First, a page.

Watch the official music video for Susto’s 2021 single “Get Down” via the band’s YouTube channel:
“This is song about friendship,” Justin said before the second tune. “It’s called ‘Hard Drugs.’”
One of the most unsuspectingly touching songs he’s written, the track showcases the grievous realism of Osborne’s words and his rugged, intoxicating inflection that, when uttering these words at Hamilton Live, was eye-watering so very early in the evening:
“Well, I don’t know who’s asking but I’ll tell ’em the truth / I’ve had a real hard time losing you / And you can tell me that he loves you, but I know it’s a lie / ‘Cause I’ve seen how he treats you and honey, I don’t wanna fight / I’m just glad that I found you / I’m sorry that I couldn’t keep you around / Well, I don’t care who’s asking. You can tell ’em the truth / I’ve had a hard time living and I know you had a hard time too.”
Another exemplary piece of songwriting, “Gay In The South” was a powerful shift into one of the band’s bravest and most important pieces, one toiling in an emotionally volatile realm that few musicians are willing to explore. The humility in this track matches Osborne’s determination to face his own demons, and the instrumentals mounted to creatively portray the ongoing struggle depicted in the narrative:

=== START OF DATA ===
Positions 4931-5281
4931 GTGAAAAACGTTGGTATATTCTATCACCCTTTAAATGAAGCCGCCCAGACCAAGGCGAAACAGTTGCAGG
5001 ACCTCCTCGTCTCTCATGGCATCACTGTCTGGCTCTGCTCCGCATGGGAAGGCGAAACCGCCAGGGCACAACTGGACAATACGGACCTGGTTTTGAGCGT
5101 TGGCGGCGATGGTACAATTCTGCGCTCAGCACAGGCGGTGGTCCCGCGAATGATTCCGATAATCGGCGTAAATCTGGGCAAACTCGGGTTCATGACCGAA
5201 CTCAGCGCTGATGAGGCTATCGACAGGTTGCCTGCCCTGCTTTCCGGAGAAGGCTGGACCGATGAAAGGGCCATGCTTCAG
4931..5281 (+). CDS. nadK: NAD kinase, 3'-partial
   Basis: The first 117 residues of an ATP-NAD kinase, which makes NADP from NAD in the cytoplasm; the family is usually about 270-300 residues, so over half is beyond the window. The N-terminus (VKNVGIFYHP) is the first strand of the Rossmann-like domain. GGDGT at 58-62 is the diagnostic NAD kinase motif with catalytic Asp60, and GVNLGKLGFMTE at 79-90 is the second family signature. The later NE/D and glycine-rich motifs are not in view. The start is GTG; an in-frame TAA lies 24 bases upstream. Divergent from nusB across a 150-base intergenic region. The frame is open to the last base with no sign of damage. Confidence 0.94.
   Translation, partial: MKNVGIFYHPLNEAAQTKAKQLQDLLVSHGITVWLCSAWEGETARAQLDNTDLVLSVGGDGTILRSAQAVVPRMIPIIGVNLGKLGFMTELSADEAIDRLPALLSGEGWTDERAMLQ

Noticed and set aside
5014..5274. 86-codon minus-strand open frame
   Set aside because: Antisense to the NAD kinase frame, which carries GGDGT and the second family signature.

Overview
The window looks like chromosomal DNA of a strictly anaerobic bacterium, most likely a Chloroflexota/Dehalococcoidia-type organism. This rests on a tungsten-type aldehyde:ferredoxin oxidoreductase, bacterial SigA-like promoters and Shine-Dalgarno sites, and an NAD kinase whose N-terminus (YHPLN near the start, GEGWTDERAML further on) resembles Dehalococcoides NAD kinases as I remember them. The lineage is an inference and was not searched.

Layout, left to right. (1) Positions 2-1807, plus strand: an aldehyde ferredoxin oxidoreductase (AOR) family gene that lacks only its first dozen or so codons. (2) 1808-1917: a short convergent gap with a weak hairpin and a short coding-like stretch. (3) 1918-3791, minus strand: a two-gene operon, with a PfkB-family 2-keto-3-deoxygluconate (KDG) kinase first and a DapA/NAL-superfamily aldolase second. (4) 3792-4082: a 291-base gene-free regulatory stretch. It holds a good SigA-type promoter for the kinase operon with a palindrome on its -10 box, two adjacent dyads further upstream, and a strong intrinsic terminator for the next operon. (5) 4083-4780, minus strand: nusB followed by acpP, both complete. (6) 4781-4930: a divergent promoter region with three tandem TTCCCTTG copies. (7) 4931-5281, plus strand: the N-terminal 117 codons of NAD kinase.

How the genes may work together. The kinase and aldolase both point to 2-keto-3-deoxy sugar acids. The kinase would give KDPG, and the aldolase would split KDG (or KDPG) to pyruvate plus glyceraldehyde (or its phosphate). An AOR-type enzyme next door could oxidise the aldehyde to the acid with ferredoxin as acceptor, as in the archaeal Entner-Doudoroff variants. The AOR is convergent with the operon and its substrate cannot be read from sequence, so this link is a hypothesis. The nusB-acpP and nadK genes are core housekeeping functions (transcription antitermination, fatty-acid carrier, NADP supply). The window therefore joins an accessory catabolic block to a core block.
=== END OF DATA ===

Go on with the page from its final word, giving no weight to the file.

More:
“Lover of mine, I heard you caught it / It’s a real hard time, just being alive / Mother of mine, you think you caused it / It’s an uphill climb being gay in the south.”
Osborn was surrounded by some of his closest music-making buds, including Johnny Delaware, a remarkably skillful, limber electric guitarist and a charismatic entertainer with long dark hair, retro style and an enormous smile he’d widen before and after extravagant solos inside of various Susto compositions. The South Dakotan’s hair would hang down over one of two Gretsch guitars, including a beaming white G5422TG Electromatic, or he’d fling it in all directions as he’d crank on his strings.
Bass player Kevin Early, a Detroit native, laid a concentrated groove at the foot of each tune, and his presence on the left side of the stage balanced out Johnny D’s. Kevin, too, had a blast and seemed to fuel the playful on-stage synergy of this group — bent at the knees, tossing his head back and providing vocal support with sass.
Drummer Marshall Hudson, a sobering, peaceful figure from Atlanta, was seated in the back of the stage and displayed a sharp focus to help steer the music across so much different terrain, and he’d pull up an assortment of noisemakers and percussion devices in multitasking through the night.
And though he tried to be low-key, he was perhaps the glue holding it all together — keyboardist and synthesizer master Dylan Dawkins, who has his own popular project named Persona La Ave, thoughtfully configured a different atmosphere for every song, jumping to the piano for some of the night’s very best songs.